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Mauboussin: I think this is a cool analysis. I learned from Tom Tango, a respected sabermetrician, and in statistics it’s called “true score theory.” It can be expressed with a simple equation:
Observed outcome = skill + luck
Here’s the intuition behind it. Say you take a test in math. You’ll get a grade that reflects your true skill — how much of the material you actually know — plus some error that reflects the questions the teacher put on the test. Some days you do better than your skill because the teacher happens to test you only on the material you studied. And some days you do worse than your skill because the teacher happened to include problems you didn’t study. So you grade will reflect your true skill plus some luck.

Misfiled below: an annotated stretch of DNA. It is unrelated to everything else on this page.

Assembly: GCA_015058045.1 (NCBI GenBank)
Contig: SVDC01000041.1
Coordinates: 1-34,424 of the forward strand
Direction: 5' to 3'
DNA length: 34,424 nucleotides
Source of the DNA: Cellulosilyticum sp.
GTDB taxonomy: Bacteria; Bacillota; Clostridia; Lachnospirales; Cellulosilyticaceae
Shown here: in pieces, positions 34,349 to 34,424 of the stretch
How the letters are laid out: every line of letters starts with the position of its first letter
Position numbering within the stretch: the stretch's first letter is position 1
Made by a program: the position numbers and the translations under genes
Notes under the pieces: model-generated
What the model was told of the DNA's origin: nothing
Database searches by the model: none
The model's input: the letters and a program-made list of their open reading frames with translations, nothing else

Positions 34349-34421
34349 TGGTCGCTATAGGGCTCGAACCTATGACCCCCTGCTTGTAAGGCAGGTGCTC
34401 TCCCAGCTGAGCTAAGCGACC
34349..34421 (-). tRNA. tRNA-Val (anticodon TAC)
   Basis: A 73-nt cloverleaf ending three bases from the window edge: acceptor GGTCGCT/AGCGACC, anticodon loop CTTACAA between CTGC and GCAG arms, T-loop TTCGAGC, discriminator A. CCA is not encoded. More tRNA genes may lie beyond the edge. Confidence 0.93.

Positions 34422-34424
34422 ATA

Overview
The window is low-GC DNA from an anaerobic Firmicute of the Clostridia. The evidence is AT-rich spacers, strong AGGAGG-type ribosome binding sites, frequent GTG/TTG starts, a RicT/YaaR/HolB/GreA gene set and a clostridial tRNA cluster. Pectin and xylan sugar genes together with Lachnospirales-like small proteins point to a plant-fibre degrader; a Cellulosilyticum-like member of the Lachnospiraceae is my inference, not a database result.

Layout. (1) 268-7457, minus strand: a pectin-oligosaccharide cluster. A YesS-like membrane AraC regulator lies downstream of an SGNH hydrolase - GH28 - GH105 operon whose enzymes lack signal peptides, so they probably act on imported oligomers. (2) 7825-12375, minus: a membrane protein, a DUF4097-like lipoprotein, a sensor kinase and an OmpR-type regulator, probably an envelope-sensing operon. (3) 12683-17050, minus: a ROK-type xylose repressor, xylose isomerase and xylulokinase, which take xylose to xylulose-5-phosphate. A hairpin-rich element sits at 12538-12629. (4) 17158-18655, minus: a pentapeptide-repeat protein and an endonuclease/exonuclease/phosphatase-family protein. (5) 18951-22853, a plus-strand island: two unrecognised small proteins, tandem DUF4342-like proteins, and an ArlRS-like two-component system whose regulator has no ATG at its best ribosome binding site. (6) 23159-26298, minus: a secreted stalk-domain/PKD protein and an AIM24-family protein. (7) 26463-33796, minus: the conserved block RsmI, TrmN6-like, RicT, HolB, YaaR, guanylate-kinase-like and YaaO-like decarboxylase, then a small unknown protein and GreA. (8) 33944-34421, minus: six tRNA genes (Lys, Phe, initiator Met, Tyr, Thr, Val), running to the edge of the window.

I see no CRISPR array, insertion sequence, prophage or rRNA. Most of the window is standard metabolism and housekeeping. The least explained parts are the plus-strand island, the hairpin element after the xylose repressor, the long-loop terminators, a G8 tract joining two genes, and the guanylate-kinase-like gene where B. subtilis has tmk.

Of course, we know one of the terms of our equation — the observed outcome — and we can estimate luck. Estimating luck for a sports team is pretty simple. You assume that each game the team plays is settled by a coin toss. The distribution of win-loss records of the teams in the league follows a binomial distribution. So with these two terms pinned down, we can estimate skill and the relative contribution of skill.
To be more technical, we look at the variance of these terms, but the intuition is that you subtract luck from what happened and are left with skill. This, in turn, lets you assess the relative contribution of the two.
Some aspects of the ranking make sense, and others are not as obvious. For instance, if a game is played one on one, such as tennis, and the match is sufficiently long, you can be pretty sure that the better player will win. As you add players, the role of luck generally rises because the number of interactions rises sharply.